I am usually the worst person at saying, “No.” I like to get involved in different things and I like to help people out. If somebody needs a volunteer, I’m always there. When offered different personal and professional opportunities, I consistently take them. I love opportunities to share. I love opportunities to collaborate with others. I love opportunities to present. These are all parts of teaching that are outside of my time in the classroom, but bring me a lot of joy.
Recently though, I’ve been thinking a lot about a blog post that I read a few weeks ago by one of our Board’s superintendents, Sue Dunlop. Sue is working hard at meeting her one word “essential” goal, and I applaud her for this. Her recent post about “the art of choosing no” aligns with her one word goal, and in it, she shares about the different ways that she says, “no.” Since reading Sue’s post, I’ve found my own “no” voice.
It’s the end of the year, and this definitely means some increased stress.
- Report cards are due in about three weeks.
- My final project for my course is due at the same time as report cards.
- I’m packing up a classroom and moving to a new school.
These are just three things, but they’re three important, time-consuming activities, and I’ve realized that I can’t add more to my list right now. I need to be there for my students. I need to be happy, patient, and calm, for while it’s a stressful time of the year for educators, it’s also a stressful time of the year for kids.
- Some kids are worried about next year.
- Some kids are sad about school ending and unsure about what the summertime will bring.
- Some kids are anxious because of the many changes in routine with field trips and special days.
- Some kids are extremely happy and excited about the start of summertime, and finding it hard to focus on school work.
If we want our students to be calm during this challenging time, we need to be calm too, and for me, that means that I need to recognize my limits. Today, I said, “No, I can’t do that right now, but I will by …,” and I gave another time after the deadline for my report cards and course work. This was really hard for me to do. I had to tell myself not to go back and change my response. I stuck with the “No,” and I’m glad that I did.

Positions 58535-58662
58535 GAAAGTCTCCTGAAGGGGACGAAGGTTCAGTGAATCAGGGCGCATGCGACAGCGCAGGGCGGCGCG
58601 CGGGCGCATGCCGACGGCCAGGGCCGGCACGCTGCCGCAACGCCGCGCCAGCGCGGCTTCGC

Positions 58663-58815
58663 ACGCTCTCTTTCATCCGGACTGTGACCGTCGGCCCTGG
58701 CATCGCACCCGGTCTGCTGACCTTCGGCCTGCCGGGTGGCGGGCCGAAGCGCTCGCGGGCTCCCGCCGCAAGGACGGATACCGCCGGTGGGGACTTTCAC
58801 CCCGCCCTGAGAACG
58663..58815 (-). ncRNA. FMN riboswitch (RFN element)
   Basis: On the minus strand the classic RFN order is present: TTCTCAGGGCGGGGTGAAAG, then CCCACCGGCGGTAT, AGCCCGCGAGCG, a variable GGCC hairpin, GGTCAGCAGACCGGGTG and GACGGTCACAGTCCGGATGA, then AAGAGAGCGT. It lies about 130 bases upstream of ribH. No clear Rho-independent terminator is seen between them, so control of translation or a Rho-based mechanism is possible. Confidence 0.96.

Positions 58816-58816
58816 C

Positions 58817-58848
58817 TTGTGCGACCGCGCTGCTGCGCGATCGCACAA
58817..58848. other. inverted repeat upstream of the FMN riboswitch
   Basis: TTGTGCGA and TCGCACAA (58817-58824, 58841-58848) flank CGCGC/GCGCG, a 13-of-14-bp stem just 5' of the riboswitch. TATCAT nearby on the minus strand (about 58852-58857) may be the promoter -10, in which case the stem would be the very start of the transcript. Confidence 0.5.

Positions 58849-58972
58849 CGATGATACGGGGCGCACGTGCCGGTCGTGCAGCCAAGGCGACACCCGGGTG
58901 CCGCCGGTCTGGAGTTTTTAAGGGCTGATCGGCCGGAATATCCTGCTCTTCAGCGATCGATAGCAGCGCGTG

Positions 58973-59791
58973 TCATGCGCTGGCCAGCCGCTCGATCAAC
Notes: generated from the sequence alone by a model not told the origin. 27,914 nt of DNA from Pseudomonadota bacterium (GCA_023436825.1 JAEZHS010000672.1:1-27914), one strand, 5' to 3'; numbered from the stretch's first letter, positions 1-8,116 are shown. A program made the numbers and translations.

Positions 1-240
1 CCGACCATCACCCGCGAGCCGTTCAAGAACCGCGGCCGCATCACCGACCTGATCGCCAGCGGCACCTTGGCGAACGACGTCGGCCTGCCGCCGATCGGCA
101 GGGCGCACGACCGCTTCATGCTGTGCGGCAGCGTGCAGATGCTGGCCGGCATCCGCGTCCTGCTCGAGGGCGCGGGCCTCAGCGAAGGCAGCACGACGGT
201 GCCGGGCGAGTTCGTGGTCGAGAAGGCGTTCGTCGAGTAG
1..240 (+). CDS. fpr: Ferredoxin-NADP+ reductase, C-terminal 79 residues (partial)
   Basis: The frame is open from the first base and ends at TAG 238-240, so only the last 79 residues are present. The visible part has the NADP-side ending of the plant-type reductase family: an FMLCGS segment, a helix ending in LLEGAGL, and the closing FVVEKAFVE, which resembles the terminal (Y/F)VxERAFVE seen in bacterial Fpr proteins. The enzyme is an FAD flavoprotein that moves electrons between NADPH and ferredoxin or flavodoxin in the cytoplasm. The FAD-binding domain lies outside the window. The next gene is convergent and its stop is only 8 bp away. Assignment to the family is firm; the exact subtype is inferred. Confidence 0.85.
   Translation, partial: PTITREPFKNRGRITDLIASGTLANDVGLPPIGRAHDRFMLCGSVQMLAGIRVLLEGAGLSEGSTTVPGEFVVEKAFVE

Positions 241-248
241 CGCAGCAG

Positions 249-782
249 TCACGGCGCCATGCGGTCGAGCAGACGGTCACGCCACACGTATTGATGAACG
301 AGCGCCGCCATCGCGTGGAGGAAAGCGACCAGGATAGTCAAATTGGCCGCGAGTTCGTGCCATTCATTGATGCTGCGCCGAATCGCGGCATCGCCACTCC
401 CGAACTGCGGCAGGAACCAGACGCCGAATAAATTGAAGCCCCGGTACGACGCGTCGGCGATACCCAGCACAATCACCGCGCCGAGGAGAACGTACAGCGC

I love my job, and I choose to spend the time that I do on programming for students, planning provocations, and professional development because these are all part of what I love. But lately I’ve realized that I also love, and need, “me time.”
- This morning, instead of reading a blog post, I read the last five chapters in a mystery book that I’ve been trying to finish for the last two months.
- I’ve met friends for dinner.
- I’ve gone out for brunch.
- I went and got a pedicure, and I enjoyed some time reading as I did so.
- I played with my dogs outside.
- After reading Sue‘s post on sleeping, I’ve gone to bed by 10:15 every night, and gotten at least six hours of sleep. That’s a lot for me!
Teaching is still my passion, and I continue to put a lot of time and effort into our students, but I’ve started to realize that in order to be “better” for them, I need to spend a little more time on myself. This goes along with sometimes saying, “No.” I don’t know if this word will ever come easily to me, but I’m going to keep working at it, for sometimes it’s the right word to choose. How do you decide when to say, “No?” At a stressful time of the year, maybe this is a word that would benefit all of us. What do you think?
As part of my final project for Foundations 4, I am blogging about my thoughts, questions, and experiences connected to self-regulation. While this post doesn’t explicitly mention self-regulation, the ability to stay calm and self-select strategies to do so, definitely aligns with this topic. I hope that these blog posts provoke more conversations on self-regulation.